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--by Billy Barron

The Internet guru is a hard person to define. No test exists to qualify a person as an Internet guru. It is not always obvious who is and is not a guru. Often, I am talking to some novices and they mention that someone is an "Internet guru." When I meet this person, it is frequently the case that the supposed guru is giving out wrong and misleading information. Therefore, the first criteria of being an Internet guru is that other Internet gurus must be able to respect your Internet knowledge.

If you watch Internet gurus in action, they usually show extremely strong feelings about the Internet. Almost all, if not all, find the Internet to be an exciting and fun place. This interest is a critical part of any Internet guru. The Internet is so large and changing so fast that without a strong passion, a guru will become a nonguru within a couple of years.

An Internet guru knows that the Internet only works due to information sharing that is mostly for free. The guru, therefore, must give something back to the Internet to improve the network. It might be a piece of software, documentation, frequently answering posts on Usenet constructively, or even just having a useful Gopher or Web server.

The guru knows that he or she does not and cannot know everything about the Internet. Therefore, this books offers a great deal, even to the guru. For example, while I was reading this book, I learned quite a bit about a subject that I knew nothing about, like programming muds. The guru, though, has many tools and an ability to learn that compensates for gaps in knowledge. Related to this, the Internet guru has contacts and/or friendships with other gurus that provide invaluable information.

Every guru is different in knowledge, background, career, and personality. This is important to remember. Some are not even computer professionals and instead are librarians, scientists, artists, musicians, or students. Basically, they can be from any place and any walk of life. For a brief sampling of Internet gurus, consider a few of the authors who wrote parts of this book. In many ways, I may be one of the most typical of Internet gurus. I am very strong in end-user Internet services (WWW, Gopher, OPACs, FTP sites, and so on) and can even manage routers, but I know very little about network management or muds. Another one of the authors, Kevin Mullet, is one of the people who holds Internet connectivity together within Texas--he knows network management inside and out (among other aspects of the Internet). Kenny Greenberg is also an Internet guru, even though he is first and foremost an artist. The other authors all come from different backgrounds.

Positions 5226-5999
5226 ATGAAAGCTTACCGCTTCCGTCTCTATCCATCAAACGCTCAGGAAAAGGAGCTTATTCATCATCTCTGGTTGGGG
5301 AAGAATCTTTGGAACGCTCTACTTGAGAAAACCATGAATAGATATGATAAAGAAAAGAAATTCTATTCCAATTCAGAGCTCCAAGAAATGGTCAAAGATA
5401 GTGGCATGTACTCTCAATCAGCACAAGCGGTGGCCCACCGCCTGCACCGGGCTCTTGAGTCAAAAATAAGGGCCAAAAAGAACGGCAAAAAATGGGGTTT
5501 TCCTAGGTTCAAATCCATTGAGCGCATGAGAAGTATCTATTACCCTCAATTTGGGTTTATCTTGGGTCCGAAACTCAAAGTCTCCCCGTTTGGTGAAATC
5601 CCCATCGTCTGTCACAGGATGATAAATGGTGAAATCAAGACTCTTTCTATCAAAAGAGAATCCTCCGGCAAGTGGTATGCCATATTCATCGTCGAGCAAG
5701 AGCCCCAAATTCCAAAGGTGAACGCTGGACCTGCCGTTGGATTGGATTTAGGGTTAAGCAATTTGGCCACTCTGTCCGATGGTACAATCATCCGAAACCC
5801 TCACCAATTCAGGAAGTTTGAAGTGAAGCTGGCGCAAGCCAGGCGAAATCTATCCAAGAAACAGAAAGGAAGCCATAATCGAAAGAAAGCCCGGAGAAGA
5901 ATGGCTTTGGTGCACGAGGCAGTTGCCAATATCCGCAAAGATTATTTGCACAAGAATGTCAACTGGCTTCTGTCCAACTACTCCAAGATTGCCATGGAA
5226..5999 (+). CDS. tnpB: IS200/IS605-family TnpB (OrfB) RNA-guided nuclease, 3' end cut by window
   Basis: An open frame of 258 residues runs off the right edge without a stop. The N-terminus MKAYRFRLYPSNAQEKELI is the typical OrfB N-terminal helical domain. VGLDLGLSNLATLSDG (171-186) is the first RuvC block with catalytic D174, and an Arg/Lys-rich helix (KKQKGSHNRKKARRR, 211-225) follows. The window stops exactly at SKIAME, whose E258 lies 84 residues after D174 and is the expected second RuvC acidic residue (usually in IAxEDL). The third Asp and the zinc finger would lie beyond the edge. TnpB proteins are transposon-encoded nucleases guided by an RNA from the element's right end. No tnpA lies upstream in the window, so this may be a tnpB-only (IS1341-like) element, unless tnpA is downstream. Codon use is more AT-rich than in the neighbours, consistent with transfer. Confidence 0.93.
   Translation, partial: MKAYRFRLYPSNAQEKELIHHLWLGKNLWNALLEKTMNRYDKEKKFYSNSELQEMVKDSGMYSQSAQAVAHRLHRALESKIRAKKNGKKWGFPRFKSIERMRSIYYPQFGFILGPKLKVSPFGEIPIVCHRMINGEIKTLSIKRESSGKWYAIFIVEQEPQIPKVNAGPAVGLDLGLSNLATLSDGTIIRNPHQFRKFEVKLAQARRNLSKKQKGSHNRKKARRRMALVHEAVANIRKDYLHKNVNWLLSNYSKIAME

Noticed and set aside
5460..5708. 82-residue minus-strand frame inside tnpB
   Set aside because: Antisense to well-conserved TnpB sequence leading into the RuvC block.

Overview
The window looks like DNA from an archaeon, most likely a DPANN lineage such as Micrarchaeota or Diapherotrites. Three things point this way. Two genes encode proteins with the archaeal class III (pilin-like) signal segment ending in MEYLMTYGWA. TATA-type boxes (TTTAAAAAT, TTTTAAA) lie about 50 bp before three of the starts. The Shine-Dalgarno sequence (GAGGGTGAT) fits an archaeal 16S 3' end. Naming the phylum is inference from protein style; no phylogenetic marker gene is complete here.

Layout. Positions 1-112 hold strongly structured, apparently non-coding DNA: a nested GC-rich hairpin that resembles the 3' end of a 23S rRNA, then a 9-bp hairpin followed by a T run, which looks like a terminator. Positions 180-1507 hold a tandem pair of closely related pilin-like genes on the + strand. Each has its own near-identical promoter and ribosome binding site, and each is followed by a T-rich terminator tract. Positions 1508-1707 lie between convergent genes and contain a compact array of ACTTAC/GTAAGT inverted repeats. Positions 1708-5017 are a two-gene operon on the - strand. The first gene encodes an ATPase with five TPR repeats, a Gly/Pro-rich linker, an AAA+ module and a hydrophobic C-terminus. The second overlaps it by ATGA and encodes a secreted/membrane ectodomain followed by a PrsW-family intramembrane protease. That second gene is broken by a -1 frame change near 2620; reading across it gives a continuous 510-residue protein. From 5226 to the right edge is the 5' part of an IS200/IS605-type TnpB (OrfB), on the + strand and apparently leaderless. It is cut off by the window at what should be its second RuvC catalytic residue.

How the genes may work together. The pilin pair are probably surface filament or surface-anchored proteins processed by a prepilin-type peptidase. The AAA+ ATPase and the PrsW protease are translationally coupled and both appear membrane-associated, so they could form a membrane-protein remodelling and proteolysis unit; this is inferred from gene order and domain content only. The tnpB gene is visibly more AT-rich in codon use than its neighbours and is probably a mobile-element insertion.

Now that you may have a vague idea of what an Internet guru is, you may want to become one yourself. Fortunately, it is much easier to define the steps in becoming a guru than defining what a guru is. The steps I recommend:

  1. Become a proficient Internet user. Many books and training sessions are available to help you get to this state.

  2. Learn about the society and politics of the Internet. Books, such as The Internet Unleashed (Sams Publishing: Indianapolis, 1994), will help with this. However, nothing substitutes for some time spent on mailing lists and Usenet news.

  3. Decide which parts of the Internet excite you. Concentrate on learning these. As I said earlier, nobody knows everything about the Internet.

  4. Do some background reading. This book will definitely help you here, but reading some network documents such as RFCs is also important.

  5. Try out what you have learned--as long as it is legal and ethical. No Internet guru exists without spending a lot of hands-on time on the network itself.

  6. When your experiments fail (and they sometimes will), either go back to Step 4 or ask on mailing lists or newsgroups, and then try again. The urge to give up may be strong at times, but don't give in!

Good Luck on becoming an Internet guru. Also, make sure you have fun while reading Tricks of the Internet Gurus, or you have been missing the point.

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